By Ben Pierce, PMP
The way we move from point A to B continues to evolve. The global disruption caused by the COVID-19 pandemic has only accelerated that change. The immediate pandemic impacts on airline, transit, and roadway travel are clear as millions have sheltered in place. How quickly travel among these various modes will resume is less clear.
What does this mean for transportation technology and the adoption of this technology into our transportation systems? The current crisis may be seen in the future as a momentary pause, with technological progress picking up where it left off following virus containment. Another scenario is market stagnation caused by abandoned plans as bruised governments and private industry try to avoid risk and focus on essentials rather than exploration and innovation. A more optimistic possibility is that we can seize this unprecedented opportunity to make progress by leaps and bounds and even discover innovative ideas that will change the world for the better.
Here’s what we might see in the coming months:
A Surge of Electric Vehicles
As traditional automotive manufacturers begin to recover from COVID-19, electric vehicles, with their simpler manufacturing processes, will accelerate. The trend towards electric vehicles will continue to be encouraged by new breakthroughs in battery technology and the experience of cleaner skies from reduced fossil-fuel burning vehicles. Expect increasing demand for new battery-charging infrastructure built near roads.
Communications Technology for Vehicles Will Remain Uncertain
For a decade, 75Mhz of the 5.9Ghz wireless spectrum has been reserved for Wi-Fi-based connected vehicle communications. Responding to an increased need for internet connectivity because of the pandemic, the Federal Communications Commission temporarily released 45Mhz of this spectrum for use as rural broadband access. If made permanent, this will accelerate the debate between cellular or Wi-Fi based protocols for connected vehicle communications, delaying widespread deployment of either technology. However, don’t expect resolution in protocols anytime soon as the debate will continue to persist for several years.
A Lull in Automated Vehicles
Expect things to go relatively “quiet” the rest of this year with respect to significant automated vehicle announcements. This is part of the natural lifecycle of technology adoption though it has been exacerbated by the COVID-19 pandemic and subsequent financial fallout. But look for the excitement to begin to rebuild in 2021 and 2022. Those planning, updating or constructing infrastructure should stick with the core tenets of future-proofing, such as preparing for significant data processing needs, incorporating dedicated power and communications, and including roadway navigation aids.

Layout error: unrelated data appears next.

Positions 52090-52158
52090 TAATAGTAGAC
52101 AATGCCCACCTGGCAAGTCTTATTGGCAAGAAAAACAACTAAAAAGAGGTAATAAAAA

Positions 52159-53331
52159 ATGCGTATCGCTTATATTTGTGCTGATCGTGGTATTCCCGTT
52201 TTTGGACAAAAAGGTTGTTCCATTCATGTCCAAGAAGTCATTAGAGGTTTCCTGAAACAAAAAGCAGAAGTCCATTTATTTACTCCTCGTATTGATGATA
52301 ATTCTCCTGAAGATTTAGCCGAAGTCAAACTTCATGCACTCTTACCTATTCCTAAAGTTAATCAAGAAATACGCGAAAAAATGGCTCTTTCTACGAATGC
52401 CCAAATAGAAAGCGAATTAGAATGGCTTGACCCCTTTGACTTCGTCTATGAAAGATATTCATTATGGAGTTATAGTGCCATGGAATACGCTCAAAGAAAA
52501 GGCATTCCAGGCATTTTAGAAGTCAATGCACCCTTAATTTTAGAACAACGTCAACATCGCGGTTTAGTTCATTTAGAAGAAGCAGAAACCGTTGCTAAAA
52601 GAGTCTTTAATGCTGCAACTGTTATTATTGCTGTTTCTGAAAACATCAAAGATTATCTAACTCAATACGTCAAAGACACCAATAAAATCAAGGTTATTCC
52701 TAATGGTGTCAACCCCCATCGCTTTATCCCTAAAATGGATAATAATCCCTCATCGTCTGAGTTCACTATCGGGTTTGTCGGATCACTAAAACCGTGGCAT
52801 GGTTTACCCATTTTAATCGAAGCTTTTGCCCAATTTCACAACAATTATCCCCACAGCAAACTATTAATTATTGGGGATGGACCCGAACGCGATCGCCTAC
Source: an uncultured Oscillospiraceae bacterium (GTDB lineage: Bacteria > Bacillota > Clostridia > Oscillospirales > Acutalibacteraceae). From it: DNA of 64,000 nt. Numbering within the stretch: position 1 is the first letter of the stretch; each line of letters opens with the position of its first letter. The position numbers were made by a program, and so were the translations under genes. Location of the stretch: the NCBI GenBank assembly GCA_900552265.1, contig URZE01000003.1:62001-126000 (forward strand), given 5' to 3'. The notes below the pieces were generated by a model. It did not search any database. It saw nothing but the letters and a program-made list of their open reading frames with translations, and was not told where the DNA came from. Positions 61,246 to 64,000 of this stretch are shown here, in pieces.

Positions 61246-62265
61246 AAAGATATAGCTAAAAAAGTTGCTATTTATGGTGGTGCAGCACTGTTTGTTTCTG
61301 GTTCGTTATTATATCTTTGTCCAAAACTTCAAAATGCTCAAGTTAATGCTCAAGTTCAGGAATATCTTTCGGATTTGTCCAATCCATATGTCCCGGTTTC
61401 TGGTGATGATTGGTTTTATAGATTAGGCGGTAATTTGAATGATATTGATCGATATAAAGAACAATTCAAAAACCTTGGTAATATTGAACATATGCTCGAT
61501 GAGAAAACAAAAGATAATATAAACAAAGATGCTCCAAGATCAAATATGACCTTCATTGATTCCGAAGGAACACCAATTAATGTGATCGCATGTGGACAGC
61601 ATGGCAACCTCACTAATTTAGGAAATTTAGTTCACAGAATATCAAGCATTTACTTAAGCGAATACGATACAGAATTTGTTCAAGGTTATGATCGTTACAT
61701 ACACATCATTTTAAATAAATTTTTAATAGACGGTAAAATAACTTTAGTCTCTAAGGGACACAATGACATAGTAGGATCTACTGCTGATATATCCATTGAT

Personal Mobility Expands
Personal mobility devices will rebound and will continue to spread across the U.S. post-pandemic. However, expect companies to be more strategic and targeted in their rollouts. Beyond scooters, other types of personal mobility options will emerge such as “pod vehicles,” electric sitting scooters, electric mopeds, electric skateboards and more. Roadway designers will need to account for the mixed-use roadways needed in the next decade.
Tolling Continues to Transform
Tolling will continue its modern evolution. As a New York City central business district tolling launch looms, other cities will set the groundwork for their own cordon-based tolling programs. Discussions will also return to road user charging as an alternative funding mechanism. All-electronic tolling will continue gathering steam, accelerated by agencies seeking to reduce exposure risk of their employees and the public.
Ben Pierce is transportation technology program leader at HDR. See more stories about transportation design and construction industry technology and innovation in ARTBA’s “Smart Design & Construction” supplement.